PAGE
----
Sunday, June 27, 2010

The post count matters.

Not really.

I planned to do a lot of blogging during this vacation, but things rarely go according to plan in the Chavieverse (oh no he didn't!) and those plans fell apart. But I'm going to write a brief recap of the things I did in these two months, so that I won't forget so that my post count goes up by one. :D
  • Went to watch Elected, and almost saw PapareBoy beat someone up. Almost! :( Also met Tulie for the first time! :D
  • Drew a webcomic after a loooong time, for Dee's TLC. Thanks again, Dee! :)
  • Took some pics in Hanthana. Got ripped off by a leech (ironically on the same day that I read Amila's leech post!).
  • Almost got to visit Pasikudah buh cancelled that to go watch Buddhi De Mel and Wagon Park instead. I don't regret it yet. :D
  • Visited the best friend's place in Mathugama, after delaying it for like 3 years. Had another leech episode! :D
  • Watched quite a few movies. Sita Sings The Blues is mind blowing for the fact that it was almost entirely created by a single animation artist named Nina Paley (also the first Creative Commons movie I've watched! Way to go copyleft!!!). Up, like WALL-E before it, just left a huge hole in my heart. Those Pixar guys really know how to tell a story, don't they?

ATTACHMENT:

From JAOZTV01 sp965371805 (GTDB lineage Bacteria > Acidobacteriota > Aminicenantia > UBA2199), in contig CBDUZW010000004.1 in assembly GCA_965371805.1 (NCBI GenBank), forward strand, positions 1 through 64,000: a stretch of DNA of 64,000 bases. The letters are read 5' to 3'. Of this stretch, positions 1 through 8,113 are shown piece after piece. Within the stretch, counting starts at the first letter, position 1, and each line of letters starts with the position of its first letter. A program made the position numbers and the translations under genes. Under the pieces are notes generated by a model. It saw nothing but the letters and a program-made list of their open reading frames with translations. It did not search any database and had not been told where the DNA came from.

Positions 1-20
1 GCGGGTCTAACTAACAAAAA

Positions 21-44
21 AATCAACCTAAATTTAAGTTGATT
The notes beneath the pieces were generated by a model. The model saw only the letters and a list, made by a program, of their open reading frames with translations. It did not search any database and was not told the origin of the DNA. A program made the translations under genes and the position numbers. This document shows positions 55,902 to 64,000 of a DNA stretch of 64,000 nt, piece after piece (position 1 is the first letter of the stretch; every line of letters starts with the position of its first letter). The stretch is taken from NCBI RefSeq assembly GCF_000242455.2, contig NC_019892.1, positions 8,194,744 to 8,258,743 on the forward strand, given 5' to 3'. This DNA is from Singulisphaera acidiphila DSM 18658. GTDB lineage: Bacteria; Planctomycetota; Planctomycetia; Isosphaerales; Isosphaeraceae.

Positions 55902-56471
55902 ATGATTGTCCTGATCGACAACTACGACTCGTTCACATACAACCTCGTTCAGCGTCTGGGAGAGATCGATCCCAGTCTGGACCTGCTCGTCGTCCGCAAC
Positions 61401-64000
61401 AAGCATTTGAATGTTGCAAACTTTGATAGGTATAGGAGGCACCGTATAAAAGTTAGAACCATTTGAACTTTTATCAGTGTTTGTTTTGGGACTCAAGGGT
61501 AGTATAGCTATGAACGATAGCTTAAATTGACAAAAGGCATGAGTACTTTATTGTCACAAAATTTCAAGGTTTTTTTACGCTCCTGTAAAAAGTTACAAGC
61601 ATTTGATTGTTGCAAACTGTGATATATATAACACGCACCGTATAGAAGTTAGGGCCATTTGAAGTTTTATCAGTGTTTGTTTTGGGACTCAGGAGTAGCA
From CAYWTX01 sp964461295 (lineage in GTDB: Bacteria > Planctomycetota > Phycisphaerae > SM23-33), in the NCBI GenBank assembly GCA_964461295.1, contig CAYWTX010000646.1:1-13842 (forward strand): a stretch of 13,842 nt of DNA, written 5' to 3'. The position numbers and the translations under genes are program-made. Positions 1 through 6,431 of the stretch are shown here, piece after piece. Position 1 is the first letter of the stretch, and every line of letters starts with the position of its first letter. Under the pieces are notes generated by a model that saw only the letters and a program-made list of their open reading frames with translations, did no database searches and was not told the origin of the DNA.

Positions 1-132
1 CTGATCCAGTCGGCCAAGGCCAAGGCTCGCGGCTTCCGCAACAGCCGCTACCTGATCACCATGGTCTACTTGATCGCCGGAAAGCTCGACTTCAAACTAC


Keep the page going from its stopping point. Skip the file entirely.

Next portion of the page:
• Started playing Civ 4, my first turn-based strategy game (Yes, I'm always late to the party!). Highly recommend it, though I'm still learning how to play it myself! :D

Saturday, June 26, 2010

Computers (and I)

Computers crash at the most inconvenient of times: when a friend comes over and you need to copy something off his flash drive, or when you've got a report due the next day, or when you're expecting an important E-mail. I was tearing my hair out just over a month ago when my PC went down, and my mom was seriously questioning what they taught us at uni about fixing computers. That was one of those rare occasions when I felt like I had made a big mistake in picking the path that I have chosen.

I've got a really good friend from my A/L class, with whom I used to hang quite a lot at school. We'd be there in the computer periods, idling and checking out the latest Alienware laptops. He was into gaming and introduced me to Alienware, and signed me up for their E-mails, which I still get. So I met him at the reunion, and he delivered to me shocking news. He's in a uni in Malaysia and he was going to get himself a laptop, and he got himself a MACBOOK! EGAAAAD! A little hugeass part of me died. Apple, in my books, is the worst thing that ever happened to the computer trade. (Yeah, I hear you macs in the back piping in about how they never crash...) They're elitists, their software and hardware are as closed as can be, and they treat the customer like an idiot. I mean, look at the iPhone 4 and how they're handling the reception issues! "Don't hold it like that, hold it as if it's made out of human excrement.", old Steve Jobs said. Nice! N-I-C-E!!!

Talking about the computer trade, the computer trade in Sri Lanka makes me seriously want to lob a grenade up someone's rear quarters... And I mean seriously! A laptop that is worth roughly 65K LKR in the international market can be bought for a fabulously low price of 93K LKR from the local 'Authorised Distributors'. And I thought we didn't tax computers... meh. :/